However, immediately following the death of Henry I, the chaotic era became known to latter day historians as “The Anarchy.” Maud was away in Anjou with her husband when the elder King Henry I passed on, and immediately Stephen (Henry’s nephew and Count of Blois, grandson of William The Conqueror) charged toward London and claimed the crown. Stephen’s rulership brought deep divisions among the barons (including the fierce opposition of Henry’s bastard son Robert of Gloucester who was a loyalist of Maud) and the decisive choice was made by the Church. Meanwhile, King David of Scotland (Maud’s uncle) invaded from the north and took Northumbria, but the Archbishop of York mustered his forces and fought a ferocious battle against the invaders called the Battle of the Standard. It became the prelude to civil war.
In 1139, Maud freed herself from entanglements in France and returned to England to claim the throne. Many of the barons, dismayed by Stephen’s weaknesses (Stephen had made a better soldier than king), joined forces with Maud along with the Church and in 1141 a general rebellion broke out against Stephen -he was imprisoned at the Battle of Lincoln, a battle which saw Stephen overwhelmed while trying to storm the castle at Lincoln. Stephen’s own brother joined Maud’s side. During this period, the barons took advantage of the lack of leadership by claiming any and all riches for themselves, according the Anglo-Saxon Chronicle. They stole away into vast castles throughout the countryside. However, thanks to the quick work of Stephen’s Empress (also named Matilda) Stephen was released from prison and he narrowly escaped recapture.
Despite not having a coronation ceremony, Maud was the de facto ruler of England several months in 1141, however London rose up in open rebellion and forced Maud out of the city. The Chronicler describes Maud as haughty and intolerable -an arrogant and cold ruler. Meanwhile, the entire region fell into a chaotic civil war for six more years, and with the death of Robert of Gloucester (Henry I’s bastard son) all eyes fell on Maud’s young son, Prince Henry. Eventually, Maud left England and returned to Normandy where her son’s powerful kingdom was on the rise, but she never stopped advocating for Henry’s accession to the throne in England. In November 1153 it was the Church who brought the two sides together with the signing of the Treaty of Winchester, a treaty which forced Stephen to recognize Prince Henry as his heir. Within a year Stephen would be dead and Henry was set to become king.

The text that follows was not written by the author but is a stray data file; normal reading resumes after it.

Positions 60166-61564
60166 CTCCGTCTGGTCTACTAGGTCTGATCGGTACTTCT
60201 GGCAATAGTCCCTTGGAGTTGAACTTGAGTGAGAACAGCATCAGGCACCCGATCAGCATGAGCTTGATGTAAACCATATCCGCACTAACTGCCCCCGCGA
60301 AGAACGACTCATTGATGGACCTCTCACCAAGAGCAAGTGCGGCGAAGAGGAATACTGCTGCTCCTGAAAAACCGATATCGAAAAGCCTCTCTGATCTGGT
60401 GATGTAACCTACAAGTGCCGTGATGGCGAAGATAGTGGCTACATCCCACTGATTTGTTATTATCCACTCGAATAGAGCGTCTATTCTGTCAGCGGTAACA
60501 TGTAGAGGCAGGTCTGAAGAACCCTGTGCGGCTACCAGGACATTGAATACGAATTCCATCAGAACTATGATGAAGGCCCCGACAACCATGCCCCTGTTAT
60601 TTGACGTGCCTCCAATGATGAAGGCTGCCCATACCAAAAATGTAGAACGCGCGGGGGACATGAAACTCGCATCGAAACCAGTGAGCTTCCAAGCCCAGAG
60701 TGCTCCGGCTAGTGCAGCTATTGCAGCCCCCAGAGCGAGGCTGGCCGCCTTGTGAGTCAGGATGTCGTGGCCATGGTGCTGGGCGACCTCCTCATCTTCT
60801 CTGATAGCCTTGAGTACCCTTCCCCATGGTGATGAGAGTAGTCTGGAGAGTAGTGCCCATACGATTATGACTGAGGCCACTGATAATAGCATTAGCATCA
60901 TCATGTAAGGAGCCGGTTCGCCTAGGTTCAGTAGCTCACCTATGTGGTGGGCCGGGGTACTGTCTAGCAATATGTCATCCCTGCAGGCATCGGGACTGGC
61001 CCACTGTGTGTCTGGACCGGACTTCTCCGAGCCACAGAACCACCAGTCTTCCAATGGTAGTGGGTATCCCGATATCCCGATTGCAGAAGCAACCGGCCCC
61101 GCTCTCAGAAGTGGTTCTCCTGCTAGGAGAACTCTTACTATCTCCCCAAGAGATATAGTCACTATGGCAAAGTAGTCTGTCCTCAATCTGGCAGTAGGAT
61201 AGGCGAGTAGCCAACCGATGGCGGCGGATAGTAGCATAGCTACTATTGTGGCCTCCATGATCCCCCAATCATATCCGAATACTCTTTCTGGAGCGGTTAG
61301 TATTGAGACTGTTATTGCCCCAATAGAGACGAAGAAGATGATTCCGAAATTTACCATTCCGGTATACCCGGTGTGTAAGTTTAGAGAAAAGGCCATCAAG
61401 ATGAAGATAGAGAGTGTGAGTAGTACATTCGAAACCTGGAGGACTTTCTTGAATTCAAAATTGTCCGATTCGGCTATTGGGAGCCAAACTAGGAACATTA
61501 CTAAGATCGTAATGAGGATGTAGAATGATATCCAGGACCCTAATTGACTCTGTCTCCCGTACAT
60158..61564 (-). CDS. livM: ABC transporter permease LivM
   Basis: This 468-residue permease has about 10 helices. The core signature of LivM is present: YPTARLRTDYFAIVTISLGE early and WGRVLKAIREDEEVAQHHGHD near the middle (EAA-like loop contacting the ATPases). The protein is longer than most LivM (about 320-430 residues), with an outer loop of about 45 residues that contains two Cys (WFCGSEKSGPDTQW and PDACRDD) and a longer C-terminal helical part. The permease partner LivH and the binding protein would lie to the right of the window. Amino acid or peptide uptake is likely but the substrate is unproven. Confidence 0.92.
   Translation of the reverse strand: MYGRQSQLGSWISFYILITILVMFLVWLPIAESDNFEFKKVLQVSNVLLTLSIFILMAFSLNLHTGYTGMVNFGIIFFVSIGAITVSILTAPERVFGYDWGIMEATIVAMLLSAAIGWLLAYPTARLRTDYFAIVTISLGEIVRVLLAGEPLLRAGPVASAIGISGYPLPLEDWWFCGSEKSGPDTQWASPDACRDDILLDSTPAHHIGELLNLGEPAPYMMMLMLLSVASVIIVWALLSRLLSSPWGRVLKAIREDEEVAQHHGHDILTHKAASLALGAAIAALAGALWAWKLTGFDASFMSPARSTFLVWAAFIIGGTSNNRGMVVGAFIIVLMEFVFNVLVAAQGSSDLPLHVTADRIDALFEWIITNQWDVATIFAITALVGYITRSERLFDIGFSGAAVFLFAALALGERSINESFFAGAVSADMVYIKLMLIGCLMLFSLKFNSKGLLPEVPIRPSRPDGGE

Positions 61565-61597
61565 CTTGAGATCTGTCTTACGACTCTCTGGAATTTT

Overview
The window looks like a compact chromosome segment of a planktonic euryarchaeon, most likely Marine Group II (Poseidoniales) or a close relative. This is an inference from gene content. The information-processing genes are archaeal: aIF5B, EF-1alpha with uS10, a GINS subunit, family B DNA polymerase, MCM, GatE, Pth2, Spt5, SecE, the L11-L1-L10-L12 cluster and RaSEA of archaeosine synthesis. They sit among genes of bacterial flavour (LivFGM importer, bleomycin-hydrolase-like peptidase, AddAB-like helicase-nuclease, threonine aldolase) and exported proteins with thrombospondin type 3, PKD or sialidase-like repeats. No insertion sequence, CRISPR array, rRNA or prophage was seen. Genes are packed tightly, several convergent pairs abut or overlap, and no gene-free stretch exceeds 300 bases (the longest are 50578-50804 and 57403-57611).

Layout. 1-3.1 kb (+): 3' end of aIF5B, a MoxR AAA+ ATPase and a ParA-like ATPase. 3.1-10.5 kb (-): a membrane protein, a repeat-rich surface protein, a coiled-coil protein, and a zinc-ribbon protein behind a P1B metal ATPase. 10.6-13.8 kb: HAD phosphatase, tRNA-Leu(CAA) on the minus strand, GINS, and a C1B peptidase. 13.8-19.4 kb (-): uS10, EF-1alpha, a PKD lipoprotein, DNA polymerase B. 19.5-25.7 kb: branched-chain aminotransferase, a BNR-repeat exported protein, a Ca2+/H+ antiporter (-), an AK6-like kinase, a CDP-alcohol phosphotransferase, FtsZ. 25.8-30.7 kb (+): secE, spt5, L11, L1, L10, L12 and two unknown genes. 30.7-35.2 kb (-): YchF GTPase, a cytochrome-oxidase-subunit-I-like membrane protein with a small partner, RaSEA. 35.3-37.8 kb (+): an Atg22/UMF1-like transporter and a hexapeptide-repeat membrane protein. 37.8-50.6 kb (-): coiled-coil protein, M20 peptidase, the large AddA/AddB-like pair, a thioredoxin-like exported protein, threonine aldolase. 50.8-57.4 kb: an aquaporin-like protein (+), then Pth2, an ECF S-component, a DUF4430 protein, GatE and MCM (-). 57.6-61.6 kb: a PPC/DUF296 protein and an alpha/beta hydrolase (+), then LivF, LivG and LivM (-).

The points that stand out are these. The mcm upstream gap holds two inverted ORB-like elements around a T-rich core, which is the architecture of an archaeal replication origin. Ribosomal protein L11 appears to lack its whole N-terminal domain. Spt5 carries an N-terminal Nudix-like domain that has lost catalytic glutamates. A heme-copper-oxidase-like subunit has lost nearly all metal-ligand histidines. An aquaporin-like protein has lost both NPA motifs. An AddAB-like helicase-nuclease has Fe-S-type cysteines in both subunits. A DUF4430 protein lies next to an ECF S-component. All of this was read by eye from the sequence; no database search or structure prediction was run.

Timeline of the Norman Monarchs:
William The Conqueror (December 25, 1066 – September 9, 1087)
- Spouse: Matilda, daughter of the Count of Flanders
- Bastard son of Robert Duke of Normandy (hence the moniker “William The Bastard”)
- Duke of Normandy from the Viking bloodline. He conquered all of England following his decisive victory at the Battle of Hastings (October 14, 1066)
William II, William “Rufus” (September 26, 1087 – August 2, 1100)
- Spouse: Unmarried
- The second son of William The Conqueror, William Rufus was known as an unpleasant man who openly flaunted the sacred customs of the Church. He was likely a homosexual, never married, and was an unpopular ruler.
- William Rufus was killed in a mysterious hunting accident in the New Forest.
Henry I “Henry Beauclerc” (August 5, 1100 – December 1, 1135)
- Spouses: Edith (went by the name Matilda to sound more Norman) daughter of Edgar the Aetheling; Adela, daughter of the Count of Louvain.
- Henry I was present at the hunting party where his brother was killed. He wasted no time in mourning and was crowned King of England three days later at Westminster Abbey.
- Henry I repaired relationships with the Church and united his lands abroad, but he was a licentious man siring over 20 bastard children.
- Henry’s only legitimate son William died in the tragic White Ship sinking. This caused a crisis of succession which eventually led to a prolonged civil war.
“The Anarchy” (1135-1153)
- A 20 year civil war between Henry’s nephew Stephen Count of Blois, and Henry’s legitimate daughter and appointed heir Matilda (“Maud”). The period ended when Maud’s son Henry (soon to be Henry II of the Plantagenet house) became king.
- Stephen initially claimed the throne in 1135 despite prior promises to support Maud. He was briefly captured and imprisoned in the mayhem and Maud became Queen in 1141.
- The two sides settled, thanks to the intervention of the Church, with the signing of the Treaty of Winchester in 1153 which acknowledged Henry as heir to the throne.
For this reading I used Winston Churchill’s essential History of English Speaking Peoples, David Starkey’s Crown and Country, and The Anglo-Saxon Chronicle.